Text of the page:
I came cross an article that is titled 'Ask the Professor about academic style'. This was written to respond to the question:
"Why is so much academic writing stodgy and unreadable? To be taken seriously, do I have to write like that too?"The author Dr Helen Sword begins by asking academic peers what they personally thought a stylish academic writer would produce. These are the responses:
- express complex ideas clearly and succinctly
- write with originality, imagination and creative flair
- engage and hold their reader’s attention through relevant examples and anecdotes
- convey a sense of energy, intellectual commitment and even passion
- produce elegant, carefully crafted sentences, using language appropriate to the audience, discipline and subject matter
- tell a story
- provide their readers with aesthetic and/or intellectual pleasure
- avoid jargon, except where specialised terminology is essential to the argument.
I for one have laboured over academic papers with a dictionary at hand to attempt to make sense of the heavy text, jargon and often staid approach to writing that is impersonal and frankly not quite capturing my imagination.
In Helen's paper she says that "'academic style' need not be an oxymoron". She goes on to advocate those writers who do truly have their readers at heart.
Helen provides some excellent tips in the article and one of these is 'verbal fitness'. Aside from using stodgy prose, she highlights the redundancy in the way we write and over use of 'waste words' such as it, this, that, there.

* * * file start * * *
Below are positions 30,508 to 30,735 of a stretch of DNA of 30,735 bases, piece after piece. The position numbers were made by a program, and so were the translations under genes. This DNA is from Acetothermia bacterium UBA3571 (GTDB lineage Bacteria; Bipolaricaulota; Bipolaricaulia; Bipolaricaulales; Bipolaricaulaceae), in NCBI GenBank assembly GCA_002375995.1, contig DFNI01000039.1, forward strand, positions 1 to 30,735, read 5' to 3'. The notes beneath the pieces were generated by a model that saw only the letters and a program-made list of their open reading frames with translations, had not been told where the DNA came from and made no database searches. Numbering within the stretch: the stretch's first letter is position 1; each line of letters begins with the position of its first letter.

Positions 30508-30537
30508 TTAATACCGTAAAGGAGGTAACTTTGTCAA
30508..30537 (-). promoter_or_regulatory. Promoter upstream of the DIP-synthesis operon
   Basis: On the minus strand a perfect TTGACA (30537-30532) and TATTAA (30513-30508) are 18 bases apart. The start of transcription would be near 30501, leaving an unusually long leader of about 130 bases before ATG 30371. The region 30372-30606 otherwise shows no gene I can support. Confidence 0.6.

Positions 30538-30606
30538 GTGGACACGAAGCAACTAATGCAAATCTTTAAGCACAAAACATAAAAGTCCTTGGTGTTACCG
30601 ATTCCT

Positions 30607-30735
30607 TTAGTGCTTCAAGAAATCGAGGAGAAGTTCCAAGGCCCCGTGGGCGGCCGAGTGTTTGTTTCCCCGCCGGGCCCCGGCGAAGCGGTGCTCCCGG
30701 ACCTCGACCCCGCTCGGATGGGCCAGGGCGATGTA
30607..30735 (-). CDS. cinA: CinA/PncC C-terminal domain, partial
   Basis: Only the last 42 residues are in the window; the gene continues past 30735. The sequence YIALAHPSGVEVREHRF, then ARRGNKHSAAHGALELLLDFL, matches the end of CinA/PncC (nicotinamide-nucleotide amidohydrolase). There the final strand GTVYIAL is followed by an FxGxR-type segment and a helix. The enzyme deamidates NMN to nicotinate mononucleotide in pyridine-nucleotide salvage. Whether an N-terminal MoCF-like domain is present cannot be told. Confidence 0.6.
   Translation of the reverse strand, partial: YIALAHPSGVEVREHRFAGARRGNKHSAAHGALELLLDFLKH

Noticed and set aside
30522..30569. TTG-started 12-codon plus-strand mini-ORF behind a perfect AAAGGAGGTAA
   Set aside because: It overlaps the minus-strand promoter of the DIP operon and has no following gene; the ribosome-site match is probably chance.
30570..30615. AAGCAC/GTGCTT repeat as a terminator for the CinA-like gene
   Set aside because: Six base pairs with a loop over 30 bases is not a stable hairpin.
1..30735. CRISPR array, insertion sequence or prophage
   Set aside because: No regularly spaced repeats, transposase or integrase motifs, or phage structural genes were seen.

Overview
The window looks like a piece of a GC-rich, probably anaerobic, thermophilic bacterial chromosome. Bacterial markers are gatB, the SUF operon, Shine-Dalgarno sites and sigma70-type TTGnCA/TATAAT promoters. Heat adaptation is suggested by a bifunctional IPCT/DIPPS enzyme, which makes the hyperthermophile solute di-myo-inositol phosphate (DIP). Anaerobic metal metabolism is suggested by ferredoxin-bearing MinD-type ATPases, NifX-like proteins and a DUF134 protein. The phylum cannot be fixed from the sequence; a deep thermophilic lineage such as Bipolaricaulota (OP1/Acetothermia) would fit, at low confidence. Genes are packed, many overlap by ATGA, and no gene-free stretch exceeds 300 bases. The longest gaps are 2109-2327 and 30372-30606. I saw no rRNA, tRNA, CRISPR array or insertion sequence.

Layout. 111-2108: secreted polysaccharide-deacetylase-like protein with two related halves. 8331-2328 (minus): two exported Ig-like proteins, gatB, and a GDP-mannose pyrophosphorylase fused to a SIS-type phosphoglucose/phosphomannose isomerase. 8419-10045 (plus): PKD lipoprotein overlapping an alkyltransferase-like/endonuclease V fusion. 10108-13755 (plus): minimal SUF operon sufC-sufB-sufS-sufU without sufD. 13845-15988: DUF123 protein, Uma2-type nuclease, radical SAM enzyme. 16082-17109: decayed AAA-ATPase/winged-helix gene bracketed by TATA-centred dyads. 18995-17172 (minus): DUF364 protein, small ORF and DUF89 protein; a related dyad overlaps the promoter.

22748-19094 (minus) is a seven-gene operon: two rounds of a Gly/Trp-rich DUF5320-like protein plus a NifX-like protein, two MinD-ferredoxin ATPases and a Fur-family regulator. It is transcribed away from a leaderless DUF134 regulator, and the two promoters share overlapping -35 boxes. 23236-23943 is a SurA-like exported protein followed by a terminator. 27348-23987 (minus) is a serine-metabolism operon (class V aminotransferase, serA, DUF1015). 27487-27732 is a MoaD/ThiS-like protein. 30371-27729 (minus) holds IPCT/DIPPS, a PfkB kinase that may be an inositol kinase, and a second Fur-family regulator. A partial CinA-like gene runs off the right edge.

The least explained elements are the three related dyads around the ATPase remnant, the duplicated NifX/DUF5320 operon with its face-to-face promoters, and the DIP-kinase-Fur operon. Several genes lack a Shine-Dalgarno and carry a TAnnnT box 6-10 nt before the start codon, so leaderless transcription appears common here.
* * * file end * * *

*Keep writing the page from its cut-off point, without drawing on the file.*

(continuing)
Now what really caught my eye was the Writer's Diet Test Helen has created, where you can submit between 200-2000 words and it will score your prose as lean, fit & trim, needs toning, flabby or heart attack. Words are analysed and colour coded as verbs, nouns, prepositions, adjectives/adverbs, or waste words.
The Writer's Diet Test comes with the caveat that it is an automated feedback tool, not an assessment tool. The test identifies some of the sentence-level grammatical features that most frequently weigh down academic prose. It is not designed to judge the overall quality of your writing — or anyone else's.
However the test is useful and Helen's book complements this. When writing, the word count can often be an issue. The test at the very least can help you weed out those waste words.
|Helen Sword http://writersdiet.com/|
Sword, H. (2008) Ask the Professor about Academic Style. MAI Review, 2008, 3, Writing Workshop 7.
Sword, H. (2016) The Test. The Writer's Diet [website] http://writersdiet.com/
Sword, H. (2016) Writer's Diet: A Guide to Fit Prose. Chicago: The University of Chicago Press.
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